Under the theoretical influence of symbolic interactionism, Clifford Geertz (1973) writes his ethnography on the Balinese cockfight. In what he calls “deep play” – borrowing the term from Jeremy Bentham (1931) but in a much less utilitarian manner – in conceptualising the depth of the play at stake, the Balinese people reflect their own society. Geertz sees “play” in a much wider sense than just the activity within itself. Despite its clear boundaries in terms of duration and location – of time and space – this “deep play” osmoses into other spheres of life and vice versa. In other words, in contrast to Henricks and Bateson, Geertz sees the realm of play as an integration of the outside realities within the rule-bounded activity of play itself. Play, according to Geertz, thus, cannot be separated from other sphere of life because it is where life itself is “at play”.

Despite its clear boundaries in terms of duration and location – of time and space – this “deep play” osmoses into other spheres of life and vice versa.

For Geertz, play of the cockfights is actually the Balinese society at play. The cocks are the symbolic expressions of the owners. And what makes this play “deep” in the Balinese society is not completely about the money that one bets, but rather what the money is involved: the hierarchical Balinese society which the cockfights embody (1973:436). Therefore, in understanding the cockfight as a text we shall not see it only as serving a cognitive end (as in releasing emotional tensions), but rather how a society is actually built of these emotions. Seeing the cockfight this way does not mean that it depicts how things literally are for the participants in a communicative sense. Instead, it shows how the actors imaginatively are according to particular hierarchy. In other words, the cockfights are “not merely reflections of pre-existing sensibility”, but instead they are “positive agents in the creation and maintenance of such a sensibility” (1973:451).

The approach of Geertz is partly comparable to what Thomas Malaby (2007:101) calls the narratologists’ approach in which the ethnographers focus deeply on the construction of meanings. The cockfight with which Geertz concerns is a form of activity which becomes an object for reflection and interpretation. However, in the context of the playful experience lies another side of the phenomenon, the play practice itself and the lived experiences of the participants. This issue is a major concern for anthropologists who focus on the performative aspects of play.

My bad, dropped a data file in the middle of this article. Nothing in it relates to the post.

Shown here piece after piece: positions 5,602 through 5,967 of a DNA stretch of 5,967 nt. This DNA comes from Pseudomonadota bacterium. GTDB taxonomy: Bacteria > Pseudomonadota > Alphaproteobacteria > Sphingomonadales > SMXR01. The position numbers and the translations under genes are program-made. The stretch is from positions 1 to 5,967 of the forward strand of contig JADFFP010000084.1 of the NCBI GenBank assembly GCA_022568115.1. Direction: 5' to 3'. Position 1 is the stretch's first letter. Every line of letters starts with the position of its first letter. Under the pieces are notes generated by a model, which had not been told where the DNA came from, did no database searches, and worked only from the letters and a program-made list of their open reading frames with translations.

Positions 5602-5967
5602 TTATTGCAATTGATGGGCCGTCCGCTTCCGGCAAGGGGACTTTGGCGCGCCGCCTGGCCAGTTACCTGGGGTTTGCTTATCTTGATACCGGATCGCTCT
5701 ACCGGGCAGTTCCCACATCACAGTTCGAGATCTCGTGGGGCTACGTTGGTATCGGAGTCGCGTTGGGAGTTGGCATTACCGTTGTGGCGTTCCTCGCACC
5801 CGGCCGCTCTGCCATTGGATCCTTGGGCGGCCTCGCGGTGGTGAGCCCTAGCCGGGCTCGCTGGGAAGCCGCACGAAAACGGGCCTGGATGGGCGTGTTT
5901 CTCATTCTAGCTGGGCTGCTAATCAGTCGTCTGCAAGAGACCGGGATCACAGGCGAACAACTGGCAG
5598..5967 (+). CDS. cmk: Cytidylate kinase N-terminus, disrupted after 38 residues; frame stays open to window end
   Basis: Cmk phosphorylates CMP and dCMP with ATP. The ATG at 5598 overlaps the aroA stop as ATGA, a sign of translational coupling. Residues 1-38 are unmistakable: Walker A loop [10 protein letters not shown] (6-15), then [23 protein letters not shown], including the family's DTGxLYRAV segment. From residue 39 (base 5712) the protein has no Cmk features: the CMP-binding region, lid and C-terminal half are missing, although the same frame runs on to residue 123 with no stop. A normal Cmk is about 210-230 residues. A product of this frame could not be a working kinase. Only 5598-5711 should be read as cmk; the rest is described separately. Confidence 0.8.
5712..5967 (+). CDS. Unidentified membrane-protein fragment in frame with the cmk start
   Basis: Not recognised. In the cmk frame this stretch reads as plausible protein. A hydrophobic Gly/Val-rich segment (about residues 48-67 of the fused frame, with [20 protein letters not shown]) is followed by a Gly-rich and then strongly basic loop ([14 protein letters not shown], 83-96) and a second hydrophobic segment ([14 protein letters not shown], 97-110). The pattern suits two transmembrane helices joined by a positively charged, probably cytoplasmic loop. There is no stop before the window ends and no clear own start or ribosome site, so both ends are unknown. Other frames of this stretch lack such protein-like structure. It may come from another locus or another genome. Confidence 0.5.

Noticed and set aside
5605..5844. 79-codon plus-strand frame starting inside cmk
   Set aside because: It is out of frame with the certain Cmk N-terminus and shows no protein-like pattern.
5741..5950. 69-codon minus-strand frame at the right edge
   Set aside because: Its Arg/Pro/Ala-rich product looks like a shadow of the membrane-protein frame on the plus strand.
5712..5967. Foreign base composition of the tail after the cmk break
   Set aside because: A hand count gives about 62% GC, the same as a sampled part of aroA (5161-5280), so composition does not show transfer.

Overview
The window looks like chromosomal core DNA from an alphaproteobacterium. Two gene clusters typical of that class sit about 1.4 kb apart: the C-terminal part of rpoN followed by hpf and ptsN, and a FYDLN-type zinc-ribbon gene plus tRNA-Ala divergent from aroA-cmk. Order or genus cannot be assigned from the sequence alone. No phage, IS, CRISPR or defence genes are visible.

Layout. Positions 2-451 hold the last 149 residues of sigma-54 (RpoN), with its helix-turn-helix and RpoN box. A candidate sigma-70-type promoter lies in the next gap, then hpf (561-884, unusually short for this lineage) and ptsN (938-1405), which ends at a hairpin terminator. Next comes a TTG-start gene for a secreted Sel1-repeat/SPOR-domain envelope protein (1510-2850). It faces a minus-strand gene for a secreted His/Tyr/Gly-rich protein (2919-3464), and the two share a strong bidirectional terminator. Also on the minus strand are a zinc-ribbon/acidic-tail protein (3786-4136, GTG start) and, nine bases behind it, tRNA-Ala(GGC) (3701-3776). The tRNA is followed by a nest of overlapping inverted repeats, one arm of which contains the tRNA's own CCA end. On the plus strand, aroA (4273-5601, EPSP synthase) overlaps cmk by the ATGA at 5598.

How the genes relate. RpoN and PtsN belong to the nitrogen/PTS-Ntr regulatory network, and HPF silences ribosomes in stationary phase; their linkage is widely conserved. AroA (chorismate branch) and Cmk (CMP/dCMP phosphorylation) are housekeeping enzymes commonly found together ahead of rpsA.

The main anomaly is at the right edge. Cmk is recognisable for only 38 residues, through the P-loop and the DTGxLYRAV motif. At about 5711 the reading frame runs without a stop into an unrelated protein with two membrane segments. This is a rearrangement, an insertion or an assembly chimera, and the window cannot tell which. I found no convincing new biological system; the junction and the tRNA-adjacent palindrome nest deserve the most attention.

Goldman finds that on the verge of the dichotomy between real and pretend lies another dichotomy of temporary and permanent. Understanding play in this way helps him see that the difference within these dichotomies are not the types of the worlds they are, but rather the distinction in the way they exist within a world. Interestingly, Goldman shows that there exists a “double-play” in the Huli society. “Double-play” refers to a form of play in which the children use the story-telling language to overlay their play. In other words, within the play frame of pretend play of the Huli children, there are two sub-frames – namely, the frame of the characters at play, and the narrator’s. Within the frame of play for Goldman, therefore, lies the sub-frames that make the bigger play frame a “play”.In this manner, Laurence R. Goldman (1998) studies the Huli children. His aim is to understand “how fantasy is spoken” (1998:100). In this linguistic approach, Goldman discovers that play moves between “mimesis” and “mythos” – between imitation and creativity. Accordingly, “play” for Goldman is “social poetry in the making” (1998:11-12).

So does it mean that the tireless (which is still ongoing nowadays) attempts to define “play” have not been at all useful? And, more importantly, keeping in mind the above-mentioned theories’ strengths and weaknesses, how should we study “play”?Coming this far in this labyrinth of play, we see that many authors use the concept of “play” in framing several things. For example, when Bateson talks about the frame of a “playful” nip, does his “play” mean the same as Goldman’s “play” of the Huli children? Or, to what extent can Henricks’ idea on self-locations enhanced by “behavioural pattern” of play apply to Geertz’ Balinese people’s interactions in the “deep play”? Play theorists use the concept very super-diversely that it becomes an umbrella term and loses its analytical power eventually. According to Derrida (2001[1967]), this is due to the fact that the nature of what he calls “freeplay” is a “disruption of presence” (369). Play emerges as a counteraction to structure. It goes against the coherence of structure and is formless. Furthermore, “play” is impossible to universally define for the applications in any given context.


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Bateson, Gregory 1972 Steps to an Ecology of Mind. California: Chandler Pub. Co.

Bentham, Jeremy 1981 Theory of Legislation. Richard Hildreth, trans. London: K. Paul, Trench, Trubner & Co. Ltd.

Boal, Augusto 1992[1974] Theatre of the Oppressed. Charles Leal McBride, and Maria-Odilia Leal McBride, trans. London: Pluto Press.

Derrida, Jacques 1981 Positions. Alan Bass, trans. Chicago: University of Chicago Press.

———- 2001[1967] Writing and Difference. Alan Bass, trans. London: Routledge.

Erikson, Erik 1950 Childhood and Society. New York: Norton.

Geertz, Clifford 1973 The Interpretation of Cultures. New York: Basic Books.

Goffman, Erving 1974 Frame Analysis. New York: Harper & Row.

Goldman, Laurence 1998 Child’s Play: Myth, Mimesis, and Make-Believe. Oxford: Berg.

Heidemann, Sandra, and Debbie Hewitt 2009 Play: The Pathway from Theory to Practice. St. Paul: Redleaf.

Henricks, Thomas 2006 Play Reconsidered: Sociological Perspectives on Human Expression. Illinois: University of Illinois Press.

———- 2012 Play as a Pathway of Behaviour. American Journal of Play 4(2):225-253.

———- 2015 Play and the Human Condition. Illinois: University of Illinois Press.

Lobman, Carrie, and Barbara E. O’ Neill  2011 Play and Performance. Lanham: University Press of America.

Malaby, Thomas M. 2007 Beyond Play: A New Approach to Games. Games and Culture 2(2):95-113.

Piaget, Jean 1962 Play, Dreams, and Imitation in Childhood. New York: Norton.

Vygotsky, Lev 1967 Play and Its Role in the Mental Development of the Child. Journal Russian and East European Psychology 5(3):6-18.